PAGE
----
In recent weeks, we have discussed problems that arise when people lose theater tickets.
A believable story usually persuades the management to seat ticketless patrons, and all is well. Usually.
But occasionally, as the house lights dim and the curtain is about to go up, other claimants for the seats arrive - with tickets in their hands. A decision must be made, and at once: Who gets the seats?
The tickets could have been lost, or stolen, perhaps from the mails. The thief or finder might have taken them to the box office for refund, and thereafter the tickets could have been resold to perfectly innocent buyers.
Are the people with the persuasive story con artists? Are the people with the tickets thieves? Or are both telling the truth? One can seldom be sure.
Al Barkan found some theater tickets on the sidewalk recently. There was no envelope; just four $18 tickets to a show at the Kennedy Center.
Al is no fool. He realized that if he were to announce that he had found $72 worth of tickets, he might hear from dozens of claimants. So he proceeded with caution.
He called the Kennedy Center and said, "I have found some tickets to one of your shows. I'll give you my name and phone number so that if somebody tells you he lost his tickets you can refer him to me. If he can tell me the date on the tickets and the face value, he can have them."
"We'll have somebody call you," was the answer. The next day, a woman who said she worked in the ticket office phoned, and Al went through the whole story again.
There was no need to use Al's procedure, the woman said. If he would just tell her the dates and locations specified on the tickets, she would probably be able to locate the owner and notify him that his tickets had been found.
Al was reluctant to do it her way, but finally agreed. After he identified the tickets, he asked, "If you can't trace the owner and nobody claims the tickets, do they revert to me?"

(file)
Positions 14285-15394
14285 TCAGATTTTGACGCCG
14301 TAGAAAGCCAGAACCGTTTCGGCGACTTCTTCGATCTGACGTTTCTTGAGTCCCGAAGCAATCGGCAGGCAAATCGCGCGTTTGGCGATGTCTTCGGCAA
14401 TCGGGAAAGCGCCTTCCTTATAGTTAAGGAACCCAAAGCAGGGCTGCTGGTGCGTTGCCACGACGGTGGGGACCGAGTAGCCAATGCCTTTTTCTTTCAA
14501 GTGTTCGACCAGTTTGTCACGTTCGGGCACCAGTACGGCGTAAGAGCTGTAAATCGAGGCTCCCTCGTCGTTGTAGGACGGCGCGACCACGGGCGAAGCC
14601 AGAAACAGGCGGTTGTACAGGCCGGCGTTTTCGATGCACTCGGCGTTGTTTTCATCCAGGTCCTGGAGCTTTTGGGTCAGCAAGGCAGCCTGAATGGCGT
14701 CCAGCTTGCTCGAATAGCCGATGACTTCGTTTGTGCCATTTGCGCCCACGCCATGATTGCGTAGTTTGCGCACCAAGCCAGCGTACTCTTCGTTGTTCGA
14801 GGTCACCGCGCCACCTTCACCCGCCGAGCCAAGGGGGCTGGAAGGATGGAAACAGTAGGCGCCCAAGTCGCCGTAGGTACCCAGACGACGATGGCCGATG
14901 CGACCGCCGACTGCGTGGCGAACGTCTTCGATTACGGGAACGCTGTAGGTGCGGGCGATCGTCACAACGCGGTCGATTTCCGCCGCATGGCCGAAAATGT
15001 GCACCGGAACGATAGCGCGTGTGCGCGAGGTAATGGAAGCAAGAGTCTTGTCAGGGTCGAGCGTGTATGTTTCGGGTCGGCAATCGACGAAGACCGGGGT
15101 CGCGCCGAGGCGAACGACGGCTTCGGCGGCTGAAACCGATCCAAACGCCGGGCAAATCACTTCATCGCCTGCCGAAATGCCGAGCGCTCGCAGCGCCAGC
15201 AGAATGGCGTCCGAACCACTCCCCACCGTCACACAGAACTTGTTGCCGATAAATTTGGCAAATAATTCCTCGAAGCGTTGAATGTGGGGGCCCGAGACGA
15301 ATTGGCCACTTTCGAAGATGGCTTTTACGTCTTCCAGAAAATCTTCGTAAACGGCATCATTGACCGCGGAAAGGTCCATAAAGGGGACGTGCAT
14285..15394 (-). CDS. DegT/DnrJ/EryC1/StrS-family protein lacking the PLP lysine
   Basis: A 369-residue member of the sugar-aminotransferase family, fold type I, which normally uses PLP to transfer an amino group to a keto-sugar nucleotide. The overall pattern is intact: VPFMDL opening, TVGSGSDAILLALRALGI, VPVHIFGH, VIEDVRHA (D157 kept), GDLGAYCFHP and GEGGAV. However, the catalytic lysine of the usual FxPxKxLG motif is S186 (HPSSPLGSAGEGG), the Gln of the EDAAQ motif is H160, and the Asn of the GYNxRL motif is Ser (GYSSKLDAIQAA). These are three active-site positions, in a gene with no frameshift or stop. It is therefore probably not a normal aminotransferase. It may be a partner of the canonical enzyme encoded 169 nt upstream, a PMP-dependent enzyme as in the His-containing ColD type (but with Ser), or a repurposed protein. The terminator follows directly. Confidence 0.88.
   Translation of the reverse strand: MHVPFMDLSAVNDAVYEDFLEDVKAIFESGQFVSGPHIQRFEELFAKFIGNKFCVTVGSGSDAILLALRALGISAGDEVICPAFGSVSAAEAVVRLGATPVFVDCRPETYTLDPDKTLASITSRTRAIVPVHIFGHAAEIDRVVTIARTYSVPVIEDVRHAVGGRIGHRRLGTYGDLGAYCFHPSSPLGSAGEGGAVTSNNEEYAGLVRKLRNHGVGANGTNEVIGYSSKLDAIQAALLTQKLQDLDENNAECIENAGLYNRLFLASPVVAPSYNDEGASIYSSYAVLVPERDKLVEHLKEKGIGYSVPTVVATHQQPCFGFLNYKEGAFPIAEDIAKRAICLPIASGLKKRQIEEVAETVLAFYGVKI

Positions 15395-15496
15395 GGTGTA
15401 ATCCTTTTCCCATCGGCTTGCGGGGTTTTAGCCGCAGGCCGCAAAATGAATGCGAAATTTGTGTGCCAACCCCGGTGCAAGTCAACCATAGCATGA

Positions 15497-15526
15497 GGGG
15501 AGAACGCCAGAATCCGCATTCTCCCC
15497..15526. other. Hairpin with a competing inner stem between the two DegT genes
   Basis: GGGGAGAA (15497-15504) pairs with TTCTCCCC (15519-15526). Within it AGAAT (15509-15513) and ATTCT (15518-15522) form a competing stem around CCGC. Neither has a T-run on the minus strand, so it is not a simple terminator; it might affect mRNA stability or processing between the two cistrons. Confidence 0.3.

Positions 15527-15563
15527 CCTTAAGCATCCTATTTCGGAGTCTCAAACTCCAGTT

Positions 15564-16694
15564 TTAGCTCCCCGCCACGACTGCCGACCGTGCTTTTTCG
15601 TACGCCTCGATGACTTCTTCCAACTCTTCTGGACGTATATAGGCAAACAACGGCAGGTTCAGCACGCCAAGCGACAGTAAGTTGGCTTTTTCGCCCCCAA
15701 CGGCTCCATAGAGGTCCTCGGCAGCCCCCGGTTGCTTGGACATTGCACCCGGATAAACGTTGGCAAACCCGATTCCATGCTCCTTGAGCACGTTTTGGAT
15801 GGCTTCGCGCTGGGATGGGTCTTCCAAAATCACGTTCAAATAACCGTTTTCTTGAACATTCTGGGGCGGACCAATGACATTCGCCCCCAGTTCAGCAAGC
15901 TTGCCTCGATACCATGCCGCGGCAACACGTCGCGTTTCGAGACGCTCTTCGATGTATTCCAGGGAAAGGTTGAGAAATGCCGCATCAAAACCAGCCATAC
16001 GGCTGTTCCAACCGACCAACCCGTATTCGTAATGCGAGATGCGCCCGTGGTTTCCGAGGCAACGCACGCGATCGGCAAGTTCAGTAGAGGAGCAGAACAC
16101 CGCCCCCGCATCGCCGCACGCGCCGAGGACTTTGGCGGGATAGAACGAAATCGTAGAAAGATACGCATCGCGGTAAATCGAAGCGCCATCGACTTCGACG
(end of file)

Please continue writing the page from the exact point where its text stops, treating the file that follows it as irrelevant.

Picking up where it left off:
"On, on," she said quickly. "Those tickets are invalid now. They can be used only by the original purchaser."
Clang! Bells rang in Al's memory as he recalled my columns about missing tickets. "Who am I sepaking to?" he asked. "What is your name?" Al says the caller declined to identify herself, saying, "I don't have to give you my name."
That tore it. Al was angry, and called me. It made me angry to hear how he had been treated, and I called Leo Sullivan at the Kennedy Center. Leo was dismayed, but he's a gentle soul who doesn't waste time on anger. He's too busy setting things right.
"She shouldn't have given him such an answer," Leo said with a sigh. "I will talk to Chuck Bright, our director of sales, and see what we can find out. Tickets bought for cash are hard to trace, but we do have records on those bought by subscription, by mail order, or by Instant Charge. Let me go to work on it."
The next day, Leo called Al and told him the owner had been identified and had been given Al's name and number. "He'll call you direct and you can question him yourself."
The day after that, Leo received a call from Van Lung, owner of the Yenching Palace restaurant at Connecticut and Porter. It didn't take long for Al to realize that Lung was indeed the man who had paid $72 for four tickets to the Aug. 4 performance of the London Festival Ballet.
"Where did you find the tickets?" Lung asked.
"About a block from your restaurant," Al told him, "on the sidewalk in front of the Uptown Theatre - next to the post office."
"How strange," said Lung. "I lost them before I received them. They were never delivered to me."
By coincidence, Lung owns two Yenching Palaces, one on Connecticut Avenue and the other in Alexandria; and although Al owns only one place, it has not far from Lung's Alexandria restaurant.
So it was easy for Al to return Lung's tickets, and for Lung to insist that Al and his wife must have dinner with him some evening. And Leo insists that Al and his wife must come see a show as the Ken Cen's guests.
So almost everything has ended well. There is only one loose end. How did four tickets from the post office at 3430 Connecticut Ave. NW end up (without their envelope) on the sidewalk in front of 3426 Connecticut when they were supposed to be heading the other way, to 3524 Connecticut?
You'll have to figure out the answer for yourself. I'm stumped.